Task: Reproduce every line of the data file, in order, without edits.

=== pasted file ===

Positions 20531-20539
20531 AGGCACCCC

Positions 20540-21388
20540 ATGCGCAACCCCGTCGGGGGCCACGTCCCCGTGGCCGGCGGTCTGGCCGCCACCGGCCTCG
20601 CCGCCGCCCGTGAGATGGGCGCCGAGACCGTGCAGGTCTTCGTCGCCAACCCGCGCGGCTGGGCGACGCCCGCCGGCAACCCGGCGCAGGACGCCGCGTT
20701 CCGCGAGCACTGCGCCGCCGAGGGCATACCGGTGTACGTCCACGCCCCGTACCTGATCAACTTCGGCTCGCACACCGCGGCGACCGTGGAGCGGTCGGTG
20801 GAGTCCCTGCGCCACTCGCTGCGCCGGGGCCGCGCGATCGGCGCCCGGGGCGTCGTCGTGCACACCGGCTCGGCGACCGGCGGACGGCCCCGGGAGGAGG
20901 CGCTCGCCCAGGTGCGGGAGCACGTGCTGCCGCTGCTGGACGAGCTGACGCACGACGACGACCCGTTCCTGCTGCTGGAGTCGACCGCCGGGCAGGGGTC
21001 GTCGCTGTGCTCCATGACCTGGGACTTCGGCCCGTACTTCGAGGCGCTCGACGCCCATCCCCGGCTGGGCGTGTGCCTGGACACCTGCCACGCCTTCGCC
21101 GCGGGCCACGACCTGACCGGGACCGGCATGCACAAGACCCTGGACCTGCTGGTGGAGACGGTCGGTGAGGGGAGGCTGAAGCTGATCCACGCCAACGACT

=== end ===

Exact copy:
Positions 20531-20539
20531 AGGCACCCC

Positions 20540-21388
20540 ATGCGCAACCCCGTCGGGGGCCACGTCCCCGTGGCCGGCGGTCTGGCCGCCACCGGCCTCG
20601 CCGCCGCCCGTGAGATGGGCGCCGAGACCGTGCAGGTCTTCGTCGCCAACCCGCGCGGCTGGGCGACGCCCGCCGGCAACCCGGCGCAGGACGCCGCGTT
20701 CCGCGAGCACTGCGCCGCCGAGGGCATACCGGTGTACGTCCACGCCCCGTACCTGATCAACTTCGGCTCGCACACCGCGGCGACCGTGGAGCGGTCGGTG
20801 GAGTCCCTGCGCCACTCGCTGCGCCGGGGCCGCGCGATCGGCGCCCGGGGCGTCGTCGTGCACACCGGCTCGGCGACCGGCGGACGGCCCCGGGAGGAGG
20901 CGCTCGCCCAGGTGCGGGAGCACGTGCTGCCGCTGCTGGACGAGCTGACGCACGACGACGACCCGTTCCTGCTGCTGGAGTCGACCGCCGGGCAGGGGTC
21001 GTCGCTGTGCTCCATGACCTGGGACTTCGGCCCGTACTTCGAGGCGCTCGACGCCCATCCCCGGCTGGGCGTGTGCCTGGACACCTGCCACGCCTTCGCC
21101 GCGGGCCACGACCTGACCGGGACCGGCATGCACAAGACCCTGGACCTGCTGGTGGAGACGGTCGGTGAGGGGAGGCTGAAGCTGATCCACGCCAACGACT